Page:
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European 'safer Internet' site hit by hackers

Computerworld
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By Joris Evers

(IDG) -- Hackers embarrassed the European Commission last week by identifying and exploiting two security holes on a new commission-sponsored Web site that promotes safer use of the Internet.

One of the holes allowed the hackers to get administrator privileges on the server that powers the Safer Internet Exchange site, according to a security analyst who asked not to be identified. The other flaw involved an e-mail distribution list that was left unsecured, allowing intruders to retrieve the names and e-mail addresses of the people on the list.

Tara Morris, project manager for the Web site and a consultant at Birmingham, England-based Ecotec Research and Consulting Ltd., said the two holes have been plugged. The incident is still being investigated, he added, while declining to detail how deeply the hackers were able to penetrate the affected server.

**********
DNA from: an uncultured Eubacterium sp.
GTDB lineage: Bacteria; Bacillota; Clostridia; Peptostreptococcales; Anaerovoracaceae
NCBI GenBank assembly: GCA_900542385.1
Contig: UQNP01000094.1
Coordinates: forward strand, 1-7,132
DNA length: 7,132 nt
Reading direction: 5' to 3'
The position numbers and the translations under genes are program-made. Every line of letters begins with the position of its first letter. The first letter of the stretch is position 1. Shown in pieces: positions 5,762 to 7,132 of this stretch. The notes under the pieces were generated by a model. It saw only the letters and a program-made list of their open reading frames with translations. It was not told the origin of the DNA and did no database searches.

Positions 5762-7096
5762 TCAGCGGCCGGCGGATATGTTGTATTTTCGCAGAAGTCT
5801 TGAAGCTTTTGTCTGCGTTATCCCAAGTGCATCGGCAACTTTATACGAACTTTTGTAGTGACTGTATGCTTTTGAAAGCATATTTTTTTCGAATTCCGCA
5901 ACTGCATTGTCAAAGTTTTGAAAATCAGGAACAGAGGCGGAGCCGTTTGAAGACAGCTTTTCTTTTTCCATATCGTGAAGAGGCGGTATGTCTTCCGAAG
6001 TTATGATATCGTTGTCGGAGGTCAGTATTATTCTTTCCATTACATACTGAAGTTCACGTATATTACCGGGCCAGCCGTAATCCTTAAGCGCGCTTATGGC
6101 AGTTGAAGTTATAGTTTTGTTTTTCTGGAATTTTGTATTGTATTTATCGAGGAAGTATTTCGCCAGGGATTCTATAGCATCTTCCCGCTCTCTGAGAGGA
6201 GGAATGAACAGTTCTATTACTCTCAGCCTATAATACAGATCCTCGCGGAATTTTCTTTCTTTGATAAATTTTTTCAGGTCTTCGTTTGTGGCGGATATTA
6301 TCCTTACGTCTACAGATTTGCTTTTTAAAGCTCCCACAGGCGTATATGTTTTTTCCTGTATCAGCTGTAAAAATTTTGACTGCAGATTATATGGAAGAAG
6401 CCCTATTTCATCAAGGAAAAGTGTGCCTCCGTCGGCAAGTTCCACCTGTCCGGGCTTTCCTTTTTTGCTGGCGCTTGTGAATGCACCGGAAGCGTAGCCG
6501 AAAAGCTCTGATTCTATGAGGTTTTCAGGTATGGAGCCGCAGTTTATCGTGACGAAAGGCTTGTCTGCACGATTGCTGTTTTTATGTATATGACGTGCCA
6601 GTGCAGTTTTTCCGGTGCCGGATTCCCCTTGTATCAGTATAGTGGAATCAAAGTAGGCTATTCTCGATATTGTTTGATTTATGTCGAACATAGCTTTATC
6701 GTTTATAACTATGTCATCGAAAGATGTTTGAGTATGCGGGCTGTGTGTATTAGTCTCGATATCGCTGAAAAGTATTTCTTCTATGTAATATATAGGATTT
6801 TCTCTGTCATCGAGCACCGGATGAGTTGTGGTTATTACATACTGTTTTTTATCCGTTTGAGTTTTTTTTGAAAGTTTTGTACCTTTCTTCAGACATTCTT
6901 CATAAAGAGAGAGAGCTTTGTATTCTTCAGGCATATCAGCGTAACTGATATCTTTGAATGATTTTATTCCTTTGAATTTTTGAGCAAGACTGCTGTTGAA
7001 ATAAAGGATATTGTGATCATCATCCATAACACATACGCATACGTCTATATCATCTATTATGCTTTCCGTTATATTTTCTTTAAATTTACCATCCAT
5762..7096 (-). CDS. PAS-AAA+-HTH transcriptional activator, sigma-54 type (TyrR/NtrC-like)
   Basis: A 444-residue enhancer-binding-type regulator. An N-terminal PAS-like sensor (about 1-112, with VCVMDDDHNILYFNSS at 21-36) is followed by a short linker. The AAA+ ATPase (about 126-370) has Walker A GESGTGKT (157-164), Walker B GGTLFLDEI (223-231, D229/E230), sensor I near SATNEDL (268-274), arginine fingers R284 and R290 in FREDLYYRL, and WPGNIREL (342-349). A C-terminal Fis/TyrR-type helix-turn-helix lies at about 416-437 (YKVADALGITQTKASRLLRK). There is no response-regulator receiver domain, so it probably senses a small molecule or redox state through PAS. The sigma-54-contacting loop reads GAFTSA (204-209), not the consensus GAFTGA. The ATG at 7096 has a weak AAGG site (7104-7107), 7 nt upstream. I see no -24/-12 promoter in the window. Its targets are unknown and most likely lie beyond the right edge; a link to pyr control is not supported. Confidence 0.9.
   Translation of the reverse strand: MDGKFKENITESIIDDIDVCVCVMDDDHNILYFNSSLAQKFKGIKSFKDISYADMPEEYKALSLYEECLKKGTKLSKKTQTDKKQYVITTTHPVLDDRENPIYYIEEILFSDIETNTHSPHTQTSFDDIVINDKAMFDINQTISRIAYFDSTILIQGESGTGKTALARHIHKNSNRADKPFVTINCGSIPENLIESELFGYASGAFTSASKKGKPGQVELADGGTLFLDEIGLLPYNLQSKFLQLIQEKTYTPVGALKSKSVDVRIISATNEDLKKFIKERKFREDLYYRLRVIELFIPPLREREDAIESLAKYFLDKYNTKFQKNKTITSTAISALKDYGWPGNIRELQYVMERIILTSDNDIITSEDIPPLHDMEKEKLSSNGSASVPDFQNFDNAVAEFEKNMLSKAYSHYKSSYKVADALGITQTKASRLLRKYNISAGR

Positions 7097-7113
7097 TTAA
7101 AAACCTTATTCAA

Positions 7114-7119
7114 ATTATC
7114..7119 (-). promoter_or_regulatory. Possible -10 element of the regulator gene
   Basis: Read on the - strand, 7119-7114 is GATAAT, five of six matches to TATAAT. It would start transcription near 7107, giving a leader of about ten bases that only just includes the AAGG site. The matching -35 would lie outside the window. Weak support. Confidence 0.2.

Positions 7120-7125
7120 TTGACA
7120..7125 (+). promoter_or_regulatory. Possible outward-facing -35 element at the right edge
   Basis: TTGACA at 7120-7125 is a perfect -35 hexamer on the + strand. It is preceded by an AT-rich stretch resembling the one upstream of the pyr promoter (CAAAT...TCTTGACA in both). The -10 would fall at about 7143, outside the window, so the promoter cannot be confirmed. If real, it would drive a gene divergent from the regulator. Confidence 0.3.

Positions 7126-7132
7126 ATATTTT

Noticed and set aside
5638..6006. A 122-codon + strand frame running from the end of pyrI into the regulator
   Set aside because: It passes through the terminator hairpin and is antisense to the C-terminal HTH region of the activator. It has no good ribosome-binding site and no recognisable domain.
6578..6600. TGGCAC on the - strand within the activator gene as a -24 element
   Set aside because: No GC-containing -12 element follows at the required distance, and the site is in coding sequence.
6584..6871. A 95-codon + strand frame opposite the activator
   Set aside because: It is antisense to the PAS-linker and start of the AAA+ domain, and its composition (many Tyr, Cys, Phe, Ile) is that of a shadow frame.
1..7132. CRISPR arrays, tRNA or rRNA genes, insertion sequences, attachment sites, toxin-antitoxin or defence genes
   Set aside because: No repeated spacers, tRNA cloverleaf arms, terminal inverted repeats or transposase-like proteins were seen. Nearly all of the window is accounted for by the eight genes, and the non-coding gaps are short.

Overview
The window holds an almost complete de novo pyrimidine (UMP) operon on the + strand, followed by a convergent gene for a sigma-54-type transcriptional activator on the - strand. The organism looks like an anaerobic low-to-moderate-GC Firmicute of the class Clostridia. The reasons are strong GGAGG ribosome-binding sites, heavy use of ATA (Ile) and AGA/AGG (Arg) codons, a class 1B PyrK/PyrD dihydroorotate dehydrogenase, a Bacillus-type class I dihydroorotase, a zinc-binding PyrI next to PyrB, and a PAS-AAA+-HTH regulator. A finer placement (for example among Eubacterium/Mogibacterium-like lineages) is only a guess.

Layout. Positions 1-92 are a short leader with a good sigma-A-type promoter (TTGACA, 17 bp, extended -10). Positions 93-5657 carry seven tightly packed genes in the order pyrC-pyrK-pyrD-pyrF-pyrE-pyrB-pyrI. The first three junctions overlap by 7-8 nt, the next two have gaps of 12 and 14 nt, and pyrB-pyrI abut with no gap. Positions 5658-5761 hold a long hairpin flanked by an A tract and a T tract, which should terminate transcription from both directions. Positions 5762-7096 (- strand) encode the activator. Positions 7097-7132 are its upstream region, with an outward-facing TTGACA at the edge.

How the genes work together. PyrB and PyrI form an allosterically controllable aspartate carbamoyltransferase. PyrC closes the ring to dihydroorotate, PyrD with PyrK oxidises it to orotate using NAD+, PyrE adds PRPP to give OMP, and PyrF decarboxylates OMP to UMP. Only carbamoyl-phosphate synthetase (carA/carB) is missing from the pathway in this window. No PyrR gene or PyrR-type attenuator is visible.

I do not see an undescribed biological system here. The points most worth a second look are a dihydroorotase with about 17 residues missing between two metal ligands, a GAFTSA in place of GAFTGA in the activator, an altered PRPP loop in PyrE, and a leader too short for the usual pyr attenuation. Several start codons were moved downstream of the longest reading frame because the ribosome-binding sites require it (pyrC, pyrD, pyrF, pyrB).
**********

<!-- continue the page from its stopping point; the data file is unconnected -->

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Morris didn't specify the security flaw that provided access to the e-mail distribution list, which has about 600 subscribers. He said the other hole was linked to a known vulnerability in Microsoft's Index Server software, which provides the behind-the-scenes functionality needed to do searches of Web sites that are powered by Windows-based servers.

The Safer Internet Exchange site was officially launched in May by the Brussels-based commission, which functions as the executive body of the 15-member European Union. The Web site is part of a broad campaign to make the Internet safer for European citizens and businesses, and Morris said it's specifically aimed at helping to eradicate illegal and harmful Internet content.

The disclosure of the security flaws came just one day after the European Commission said it has started developing an antihacking law as part of a series of proposals that are meant to increase the level of information security in the region. Other steps being considered include the creation of a central virus-fighting unit and increased cooperation among national computer emergency response teams in different countries.








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